At a glance, Tom Hanks’s character in “A Hologram for the King” could be a business traveler in any commercial for one of the global hotel giants. Hanks’s Alan Clay is witty and presents himself well, but he’s run down from his long flight, his foreign surroundings, and all that pressure from back at the office. Keep watching, though, and he also starts to seem like the workaday sales force equivalent of some contemporary combat-drama protagonist. Much as he’s striving to accomplish his mission, he’s going slightly mad over there in the desert — Saudi Arabia, in this case.
It’s Tom Hanks, so there’s plenty of wry humor in the surreal situations confounding already-spiraling Alan. But there’s also a palpable melancholy to his struggle to find himself again. He couldn’t have picked a worse place to be trying to get his mojo back. Or could he?
“Hologram” is adapted by filmmaker Tom Tykwer (co-director of “Cloud Atlas”) from a novel by literati fave Dave Eggers, and it feels that way right out of the gate. The movie’s abrupt, breezily cynical opening is a delirious attention-grabber that ranks with Tykwer’s 1999 breakout, “Run Lola Run.” No spoilers here, but who knew Hanks could’ve been CBGB material?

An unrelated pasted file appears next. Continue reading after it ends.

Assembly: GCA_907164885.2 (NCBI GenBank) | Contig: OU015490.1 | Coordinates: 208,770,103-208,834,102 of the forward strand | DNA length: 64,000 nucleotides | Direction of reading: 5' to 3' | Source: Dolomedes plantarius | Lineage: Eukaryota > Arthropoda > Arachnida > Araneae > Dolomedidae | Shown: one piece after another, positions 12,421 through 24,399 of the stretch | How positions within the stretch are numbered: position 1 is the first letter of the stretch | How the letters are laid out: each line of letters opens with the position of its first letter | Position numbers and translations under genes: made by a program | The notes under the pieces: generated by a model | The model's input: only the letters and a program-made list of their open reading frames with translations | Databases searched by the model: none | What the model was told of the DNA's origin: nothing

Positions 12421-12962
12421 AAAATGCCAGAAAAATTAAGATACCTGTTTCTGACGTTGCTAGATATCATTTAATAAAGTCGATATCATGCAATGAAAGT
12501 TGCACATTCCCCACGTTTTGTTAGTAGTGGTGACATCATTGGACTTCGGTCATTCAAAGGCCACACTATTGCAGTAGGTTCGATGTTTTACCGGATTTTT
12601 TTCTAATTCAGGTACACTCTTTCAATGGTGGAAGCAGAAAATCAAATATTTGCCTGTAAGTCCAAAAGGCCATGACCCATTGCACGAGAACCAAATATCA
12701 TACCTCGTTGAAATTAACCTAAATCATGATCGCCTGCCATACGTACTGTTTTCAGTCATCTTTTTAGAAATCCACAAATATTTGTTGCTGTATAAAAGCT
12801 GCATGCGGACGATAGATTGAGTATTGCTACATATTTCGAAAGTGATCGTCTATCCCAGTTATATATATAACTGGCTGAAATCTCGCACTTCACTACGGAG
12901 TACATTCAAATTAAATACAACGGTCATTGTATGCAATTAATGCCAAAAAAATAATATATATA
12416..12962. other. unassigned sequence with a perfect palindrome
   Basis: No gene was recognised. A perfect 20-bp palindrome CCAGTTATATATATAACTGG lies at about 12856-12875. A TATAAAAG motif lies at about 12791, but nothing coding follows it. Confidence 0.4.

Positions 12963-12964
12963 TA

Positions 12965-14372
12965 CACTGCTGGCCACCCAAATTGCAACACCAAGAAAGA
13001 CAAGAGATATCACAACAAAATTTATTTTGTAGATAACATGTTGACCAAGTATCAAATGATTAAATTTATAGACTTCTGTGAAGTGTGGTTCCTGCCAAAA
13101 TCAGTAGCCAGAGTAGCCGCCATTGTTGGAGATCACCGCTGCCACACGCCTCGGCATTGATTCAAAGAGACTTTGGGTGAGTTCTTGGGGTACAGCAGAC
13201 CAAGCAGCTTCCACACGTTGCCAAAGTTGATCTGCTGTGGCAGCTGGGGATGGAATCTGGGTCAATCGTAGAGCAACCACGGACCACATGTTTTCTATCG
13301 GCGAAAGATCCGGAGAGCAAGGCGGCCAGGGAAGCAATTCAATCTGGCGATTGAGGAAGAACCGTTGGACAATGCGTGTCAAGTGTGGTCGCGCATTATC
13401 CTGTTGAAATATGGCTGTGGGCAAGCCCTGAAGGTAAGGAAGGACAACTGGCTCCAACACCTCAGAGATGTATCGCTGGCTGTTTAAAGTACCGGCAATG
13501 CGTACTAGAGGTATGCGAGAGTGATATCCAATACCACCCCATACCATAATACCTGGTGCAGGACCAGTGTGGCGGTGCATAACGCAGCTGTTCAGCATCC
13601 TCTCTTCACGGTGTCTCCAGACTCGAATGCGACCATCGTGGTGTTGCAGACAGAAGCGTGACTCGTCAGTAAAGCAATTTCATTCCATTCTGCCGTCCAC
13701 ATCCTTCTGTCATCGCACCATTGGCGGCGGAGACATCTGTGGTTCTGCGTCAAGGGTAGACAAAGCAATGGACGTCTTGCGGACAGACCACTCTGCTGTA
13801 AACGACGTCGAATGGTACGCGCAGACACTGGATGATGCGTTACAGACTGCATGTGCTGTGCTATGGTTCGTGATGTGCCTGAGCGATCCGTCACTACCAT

Our takeaway is that Alan is a former big shot for Schwinn whose career and personal life have gone sour, and who’s desperate to sell the Saudi king on some teleconferencing technology he’s now peddling. But this isn’t just one more cinematic case of a savvy Westerner landing in some alien cultural backwater, ostensibly adapting but really just schooling the locals. Alan is the one playing clueless foreigner, as everyone from the king’s inscrutable staffers to Alan’s offbeat hired ride (entertaining American newcomer Alexander Black) seems to know the rules to a game that he’s just not grasping. Picture Alan’s team cooling their heels (or not) in a stifling desert tent next to a gleaming, underoccupied office building. It’s like an international-relations microcosm imagined by the Coen brothers, down to an occasional sense that the absurdity isn’t taking us anywhere.
Then there’s the alarming lump on Alan’s back, which leads him to a quietly liberated female doctor (Sarita Choudhury, “Homeland”). Their tender, empathetic interactions beyond the hospital are ultimately what help most in keeping Hanks’s character, and the movie, from simply wandering the desert.
A HOLOGRAM FOR THE KING
Written and directed by Tom Tykwer, based on the novel by Dave Eggers. Starring Tom Hanks, Alexander Black, Sarita Choudhury. Boston Common, Kendall Square. 97 minutes. R (some sexuality and nudity, language, and brief drug use).